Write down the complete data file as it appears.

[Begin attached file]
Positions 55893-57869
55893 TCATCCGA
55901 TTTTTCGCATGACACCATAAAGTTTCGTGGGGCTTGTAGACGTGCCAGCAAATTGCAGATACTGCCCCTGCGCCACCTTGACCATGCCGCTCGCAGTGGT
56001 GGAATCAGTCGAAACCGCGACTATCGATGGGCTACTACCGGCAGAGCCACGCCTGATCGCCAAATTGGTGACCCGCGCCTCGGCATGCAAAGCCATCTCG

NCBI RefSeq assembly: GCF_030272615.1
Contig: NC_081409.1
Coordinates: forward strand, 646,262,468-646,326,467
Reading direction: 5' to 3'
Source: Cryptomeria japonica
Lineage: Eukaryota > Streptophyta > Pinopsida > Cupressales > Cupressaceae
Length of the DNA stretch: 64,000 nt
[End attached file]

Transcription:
Positions 55893-57869
55893 TCATCCGA
55901 TTTTTCGCATGACACCATAAAGTTTCGTGGGGCTTGTAGACGTGCCAGCAAATTGCAGATACTGCCCCTGCGCCACCTTGACCATGCCGCTCGCAGTGGT
56001 GGAATCAGTCGAAACCGCGACTATCGATGGGCTACTACCGGCAGAGCCACGCCTGATCGCCAAATTGGTGACCCGCGCCTCGGCATGCAAAGCCATCTCG

NCBI RefSeq assembly: GCF_030272615.1
Contig: NC_081409.1
Coordinates: forward strand, 646,262,468-646,326,467
Reading direction: 5' to 3'
Source: Cryptomeria japonica
Lineage: Eukaryota > Streptophyta > Pinopsida > Cupressales > Cupressaceae
Length of the DNA stretch: 64,000 nt